I wrote my PhD while working full-time as a technical brand manager at Procter and Gamble in Brussels. After I got my degree, Frank Pieke took me on as a postdoc in Oxford. That was when I realized that what I was doing was called anthropology, and from then on, my inspiration came mostly from anthropologists who developed the transnational approach to migration research, notably Nina Glick Schiller and Aihwa Ong, as well as from historian Prasenjit Duara. Finally, I must mention Yehuda Elkana, who was a source of enormous inspiration both as an intellectual and as an organizer of academia.
And in terms of what influenced my research path after I became a professional academic: mostly curiosity about how rapid social change in China produced wave after wave of mobile citizens who related to the world differently, then partly accident - for example, after I moved to Australia I did some research in Southeast Asia because of the relative convenience of access -, and also partly, political and moral concerns about the persistence of nationalism in both receiving societies and mobile populations.
To which debates or schools of thought do you see your research contributing?
Migration research continues to be overly dominated by a fundamentally economistic approach, whether neoclassical or Marxist. In this view, migration is ultimately a reflection of economic inequality (or injustice), and other factors are secondary. While it is true that new populations are beginning to move to find a way out of poverty, we should not ignore the massive shifts caused by the rise of middle classes outside the West. In their migrations, non-economic factors such as the quest for personal freedom or a better environment play a larger role than before, and they are creating new connections across the globe.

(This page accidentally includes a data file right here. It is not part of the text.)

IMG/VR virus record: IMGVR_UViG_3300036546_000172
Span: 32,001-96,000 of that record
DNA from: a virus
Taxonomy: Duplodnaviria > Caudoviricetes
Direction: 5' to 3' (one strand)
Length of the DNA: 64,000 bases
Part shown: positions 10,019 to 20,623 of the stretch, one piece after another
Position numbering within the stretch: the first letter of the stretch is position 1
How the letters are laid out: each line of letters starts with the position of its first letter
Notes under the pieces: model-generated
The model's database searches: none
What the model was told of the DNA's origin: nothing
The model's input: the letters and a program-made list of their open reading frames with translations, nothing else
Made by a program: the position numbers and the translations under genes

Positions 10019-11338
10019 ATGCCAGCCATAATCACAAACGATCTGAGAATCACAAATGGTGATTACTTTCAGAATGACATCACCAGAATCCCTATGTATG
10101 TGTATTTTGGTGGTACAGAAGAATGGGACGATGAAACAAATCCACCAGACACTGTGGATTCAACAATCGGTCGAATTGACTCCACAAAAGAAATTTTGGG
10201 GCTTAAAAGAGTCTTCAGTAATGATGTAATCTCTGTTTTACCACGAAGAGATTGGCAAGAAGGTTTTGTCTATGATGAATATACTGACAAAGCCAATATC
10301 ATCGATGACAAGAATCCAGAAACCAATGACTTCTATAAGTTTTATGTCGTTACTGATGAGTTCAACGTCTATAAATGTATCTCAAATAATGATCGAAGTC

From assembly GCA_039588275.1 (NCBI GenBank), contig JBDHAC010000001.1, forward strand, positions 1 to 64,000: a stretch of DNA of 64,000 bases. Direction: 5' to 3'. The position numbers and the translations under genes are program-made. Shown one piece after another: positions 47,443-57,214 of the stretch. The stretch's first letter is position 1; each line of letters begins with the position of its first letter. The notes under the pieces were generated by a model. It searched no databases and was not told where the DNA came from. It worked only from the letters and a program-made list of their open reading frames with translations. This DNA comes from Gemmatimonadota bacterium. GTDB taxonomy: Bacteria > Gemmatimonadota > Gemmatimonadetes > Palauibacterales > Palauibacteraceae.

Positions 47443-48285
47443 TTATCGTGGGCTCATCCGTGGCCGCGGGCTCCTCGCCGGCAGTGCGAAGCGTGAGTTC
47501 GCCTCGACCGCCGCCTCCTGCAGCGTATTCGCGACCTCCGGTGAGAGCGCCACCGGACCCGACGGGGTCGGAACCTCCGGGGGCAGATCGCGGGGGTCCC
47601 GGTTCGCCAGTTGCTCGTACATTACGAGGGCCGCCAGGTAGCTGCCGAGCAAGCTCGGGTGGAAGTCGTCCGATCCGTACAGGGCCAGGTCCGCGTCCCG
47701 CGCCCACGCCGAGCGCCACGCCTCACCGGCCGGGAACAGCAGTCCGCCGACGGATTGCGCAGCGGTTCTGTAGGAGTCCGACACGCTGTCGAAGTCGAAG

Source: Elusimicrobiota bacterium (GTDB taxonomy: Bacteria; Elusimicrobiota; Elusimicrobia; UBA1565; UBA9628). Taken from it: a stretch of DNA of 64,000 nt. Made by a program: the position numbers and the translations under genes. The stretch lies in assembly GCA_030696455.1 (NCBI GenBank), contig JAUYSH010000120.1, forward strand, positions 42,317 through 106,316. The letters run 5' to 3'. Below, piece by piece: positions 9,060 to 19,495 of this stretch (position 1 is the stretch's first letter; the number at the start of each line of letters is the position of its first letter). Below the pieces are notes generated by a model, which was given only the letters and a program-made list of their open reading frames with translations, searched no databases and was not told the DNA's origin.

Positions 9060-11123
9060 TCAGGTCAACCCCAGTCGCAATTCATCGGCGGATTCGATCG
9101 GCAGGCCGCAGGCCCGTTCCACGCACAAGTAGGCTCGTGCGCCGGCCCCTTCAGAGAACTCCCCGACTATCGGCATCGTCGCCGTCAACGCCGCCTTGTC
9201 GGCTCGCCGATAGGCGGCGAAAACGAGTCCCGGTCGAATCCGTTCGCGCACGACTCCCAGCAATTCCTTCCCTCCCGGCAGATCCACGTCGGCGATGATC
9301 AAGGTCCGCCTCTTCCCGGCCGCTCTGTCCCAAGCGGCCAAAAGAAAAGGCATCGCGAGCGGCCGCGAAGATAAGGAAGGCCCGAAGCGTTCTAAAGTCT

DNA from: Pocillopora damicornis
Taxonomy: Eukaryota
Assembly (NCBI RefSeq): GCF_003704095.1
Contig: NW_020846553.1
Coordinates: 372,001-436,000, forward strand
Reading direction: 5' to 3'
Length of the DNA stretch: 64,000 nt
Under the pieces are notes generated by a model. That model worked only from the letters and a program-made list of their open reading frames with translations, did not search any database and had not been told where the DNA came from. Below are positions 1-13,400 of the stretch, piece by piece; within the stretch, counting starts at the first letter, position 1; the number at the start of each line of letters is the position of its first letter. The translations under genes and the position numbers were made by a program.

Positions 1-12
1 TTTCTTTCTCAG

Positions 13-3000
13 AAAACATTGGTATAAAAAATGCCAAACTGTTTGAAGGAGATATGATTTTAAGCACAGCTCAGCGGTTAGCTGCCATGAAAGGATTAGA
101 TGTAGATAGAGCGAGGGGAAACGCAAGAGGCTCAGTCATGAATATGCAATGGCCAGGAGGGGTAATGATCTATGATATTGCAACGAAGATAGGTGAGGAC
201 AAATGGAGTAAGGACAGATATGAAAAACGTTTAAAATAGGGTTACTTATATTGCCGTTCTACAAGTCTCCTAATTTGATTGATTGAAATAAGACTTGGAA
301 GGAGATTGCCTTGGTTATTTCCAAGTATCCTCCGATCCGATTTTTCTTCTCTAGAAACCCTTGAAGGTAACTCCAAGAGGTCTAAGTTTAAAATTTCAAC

How do you see your field of research today? How is it evolving?
Most social researchers struggle to understand the postliberal world and the tidal wave of nationalism and repression. Anthropology's focus on the "proximate", as Xiang Biao calls it, can often help explain how individuals become supporters or victims of such movements. Still, I am concerned that this sometimes has the effect of naturalising the evil they commit.
How is life after IAS CEU Budapest (if we may ask)?
Life is back to the daily duties of head of department and worries about the world, plus anticipation of my son's going to secondary school next year. Plus there is now our cat Ödön, the most tangible result of my stay at IAS.
If there were one book or film you could recommend to the reader, what would be that and why?
Pankaj Mishra's Age of Anger is the best effort to understand the global tide of nationalism I have read so far.